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About the Triggering of UN Sustainable Development Goals and Regenerative Sustainability in Higher Education

Sustainability 2019, 11(2), 501;

Sustainability Education and Organizational Change: A Critical Case Study of Barriers and Change Drivers at a Higher Education Institution
Department of Architecture, Kennesaw State University, Kennesaw, GA 30144, USA
Department of English, Kennesaw State University, Kennesaw, GA 30144, USA
Department of Secondary and Middle Grades Education, Kennesaw State University, Kennesaw, GA 30144, USA
Department of Civil and Construction Engineering, Kennesaw State University, Kennesaw, GA 30144, USA
Department of Marketing and Professional Sales, Kennesaw State University, Kennesaw, GA 30144, USA
Department of Geography and Anthropology, Kennesaw State University, Kennesaw, GA 30144, USA
Department of Evolution, Ecology and Organismal Biology, Kennesaw State University, Kennesaw, GA 30144, USA
Author to whom correspondence should be addressed.
Received: 1 November 2018 / Accepted: 1 January 2019 / Published: 18 January 2019


Integrating sustainability within institutions of higher education can have a tremendous impact on students, faculty, and the larger community. Sustainability efforts also experience many barriers to implementation within higher education contexts. A change management perspective can help characterize these barriers and ways to overcome them. In this critical case study, we use a process model to examine the kinds of barriers Kennesaw State University (KSU) has faced regarding implementation of academic sustainability and to evaluate change drivers that can advance sustainability during a time of leadership change. The process model evaluates barriers and change drivers according to published frameworks, and provides a way for higher education institutions to identify the most difficult barriers, easily surmountable barriers, and areas where change drivers can have the most impact. At KSU, the process model identified the self-determination of middle-tier change drivers as the most important way to advance sustainable development in higher education institutions (SD in HEI) until new leadership emerges. The process model is iterative and modifiable, because the specific frameworks used in the process model may vary depending upon the needs of each HEI and stage of progression toward SD.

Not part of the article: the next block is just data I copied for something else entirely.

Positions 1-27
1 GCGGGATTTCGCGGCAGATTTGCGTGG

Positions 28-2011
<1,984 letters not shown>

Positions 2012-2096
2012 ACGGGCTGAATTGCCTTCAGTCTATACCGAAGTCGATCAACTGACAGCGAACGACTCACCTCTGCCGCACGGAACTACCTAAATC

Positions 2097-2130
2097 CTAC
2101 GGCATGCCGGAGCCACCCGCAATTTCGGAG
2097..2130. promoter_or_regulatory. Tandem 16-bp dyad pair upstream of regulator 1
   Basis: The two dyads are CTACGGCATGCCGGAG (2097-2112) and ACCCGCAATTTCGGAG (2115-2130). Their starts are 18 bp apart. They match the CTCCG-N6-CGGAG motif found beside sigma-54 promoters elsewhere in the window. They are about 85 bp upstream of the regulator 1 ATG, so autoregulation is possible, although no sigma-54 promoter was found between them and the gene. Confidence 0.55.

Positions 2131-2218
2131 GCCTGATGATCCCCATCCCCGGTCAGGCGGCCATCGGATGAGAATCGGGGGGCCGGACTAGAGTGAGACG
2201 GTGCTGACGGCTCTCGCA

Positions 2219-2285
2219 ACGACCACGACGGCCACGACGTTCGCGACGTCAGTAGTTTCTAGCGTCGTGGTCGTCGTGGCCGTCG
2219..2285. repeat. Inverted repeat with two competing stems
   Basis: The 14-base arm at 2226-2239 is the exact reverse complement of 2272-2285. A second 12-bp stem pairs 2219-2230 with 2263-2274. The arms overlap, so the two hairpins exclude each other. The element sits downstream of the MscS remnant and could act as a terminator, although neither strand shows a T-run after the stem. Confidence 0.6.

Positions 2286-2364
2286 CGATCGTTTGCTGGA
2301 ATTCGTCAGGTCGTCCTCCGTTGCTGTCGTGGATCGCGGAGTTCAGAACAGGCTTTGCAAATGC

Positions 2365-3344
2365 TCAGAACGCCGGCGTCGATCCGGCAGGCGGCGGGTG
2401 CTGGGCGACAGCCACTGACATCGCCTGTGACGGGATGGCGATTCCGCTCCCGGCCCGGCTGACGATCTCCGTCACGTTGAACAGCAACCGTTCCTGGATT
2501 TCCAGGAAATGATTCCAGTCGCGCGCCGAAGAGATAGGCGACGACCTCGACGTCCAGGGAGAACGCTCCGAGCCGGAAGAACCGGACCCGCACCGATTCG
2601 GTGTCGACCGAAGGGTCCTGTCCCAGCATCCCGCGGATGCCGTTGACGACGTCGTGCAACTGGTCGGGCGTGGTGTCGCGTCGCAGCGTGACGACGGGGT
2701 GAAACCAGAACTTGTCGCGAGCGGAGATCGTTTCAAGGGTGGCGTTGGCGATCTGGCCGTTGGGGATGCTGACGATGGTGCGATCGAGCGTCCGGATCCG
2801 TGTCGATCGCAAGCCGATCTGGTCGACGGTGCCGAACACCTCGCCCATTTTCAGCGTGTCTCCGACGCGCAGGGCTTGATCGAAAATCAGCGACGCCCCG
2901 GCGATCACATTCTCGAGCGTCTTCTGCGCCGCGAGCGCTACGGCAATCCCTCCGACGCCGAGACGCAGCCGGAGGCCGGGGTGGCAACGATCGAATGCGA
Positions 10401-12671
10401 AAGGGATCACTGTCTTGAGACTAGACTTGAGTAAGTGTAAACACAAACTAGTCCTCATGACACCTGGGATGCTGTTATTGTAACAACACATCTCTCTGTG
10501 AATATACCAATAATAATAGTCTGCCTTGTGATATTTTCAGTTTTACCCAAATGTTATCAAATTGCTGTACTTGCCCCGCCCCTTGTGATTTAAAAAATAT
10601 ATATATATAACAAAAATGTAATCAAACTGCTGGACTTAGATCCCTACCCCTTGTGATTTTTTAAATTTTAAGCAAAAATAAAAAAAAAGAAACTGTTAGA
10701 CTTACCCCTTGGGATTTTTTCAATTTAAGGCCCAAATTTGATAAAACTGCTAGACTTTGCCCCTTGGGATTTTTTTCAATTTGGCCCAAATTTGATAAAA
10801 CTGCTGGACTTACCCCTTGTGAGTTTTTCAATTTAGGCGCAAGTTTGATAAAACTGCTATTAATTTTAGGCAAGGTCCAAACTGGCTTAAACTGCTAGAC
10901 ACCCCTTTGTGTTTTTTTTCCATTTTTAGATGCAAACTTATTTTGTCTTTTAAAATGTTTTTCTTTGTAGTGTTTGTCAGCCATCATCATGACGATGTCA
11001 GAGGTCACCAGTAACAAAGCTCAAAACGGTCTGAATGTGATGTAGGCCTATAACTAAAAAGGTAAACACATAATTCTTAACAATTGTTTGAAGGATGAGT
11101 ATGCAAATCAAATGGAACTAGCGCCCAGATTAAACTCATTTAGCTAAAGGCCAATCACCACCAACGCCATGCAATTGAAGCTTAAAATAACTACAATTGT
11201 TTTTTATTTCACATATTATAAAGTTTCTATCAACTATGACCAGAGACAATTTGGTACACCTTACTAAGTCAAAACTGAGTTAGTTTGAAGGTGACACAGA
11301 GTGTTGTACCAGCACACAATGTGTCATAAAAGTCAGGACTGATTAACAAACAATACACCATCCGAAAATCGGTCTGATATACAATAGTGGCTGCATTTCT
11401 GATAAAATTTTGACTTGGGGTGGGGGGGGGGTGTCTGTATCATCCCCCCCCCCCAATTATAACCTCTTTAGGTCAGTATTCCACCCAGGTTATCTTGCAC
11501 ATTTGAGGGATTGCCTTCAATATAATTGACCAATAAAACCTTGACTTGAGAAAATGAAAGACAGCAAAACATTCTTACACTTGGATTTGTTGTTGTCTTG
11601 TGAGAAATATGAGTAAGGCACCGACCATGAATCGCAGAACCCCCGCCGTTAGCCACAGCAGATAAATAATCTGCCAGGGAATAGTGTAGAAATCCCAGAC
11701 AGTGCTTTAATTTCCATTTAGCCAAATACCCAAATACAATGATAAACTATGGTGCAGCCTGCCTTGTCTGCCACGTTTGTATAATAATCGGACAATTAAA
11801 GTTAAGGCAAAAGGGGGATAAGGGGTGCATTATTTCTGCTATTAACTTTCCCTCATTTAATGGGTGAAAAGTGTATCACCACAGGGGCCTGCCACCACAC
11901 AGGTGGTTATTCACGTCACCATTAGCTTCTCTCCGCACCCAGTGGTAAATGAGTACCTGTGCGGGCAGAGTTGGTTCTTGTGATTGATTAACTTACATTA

barriers to change; change drivers; critical case study; education for sustainability (EfS); faculty empowerment; higher education institutions; organizational change; sustainable development in higher education institutions (SD in HEI)

1. Introduction

Sustainable development in higher education institutions (SD in HEI, a synonym of education for sustainability, EfS) presents distinct challenges, which require an understanding of the inherent, multi-faceted complexity of sustainability and the interdisciplinary nature of the subject matter. “The analogy that ‘being a leader of EfS is like trying [to] make a quilt’ captures” the difficult role sustainability leaders must play [1] (p. 7). HEIs, like other organizations, rely on effective leadership to promote a sustainability culture. Scott et al. state that the crucial factor for advancing sustainability in HE is to build viable leadership capabilities, competencies, support systems, and pathways [1]. Instead, HEIs often face barriers and obstacles when it comes to SD such as being perceived as an abstract idea espoused by environmental and social activists, seeming disconnected from the institution’s strategic objectives, and lacking resources and/or administrative support for implementation. One of these stumbling blocks, the absence of forward-looking transformative leadership, is especially detrimental to SD. According to recent work [2,3,4], environmentally specific transformational leadership directly and indirectly affects employees’ pro-sustainability behaviors in the workplace. As such, leaders in HEIs can encourage or stifle employees’ sustainability efforts through their leadership practices.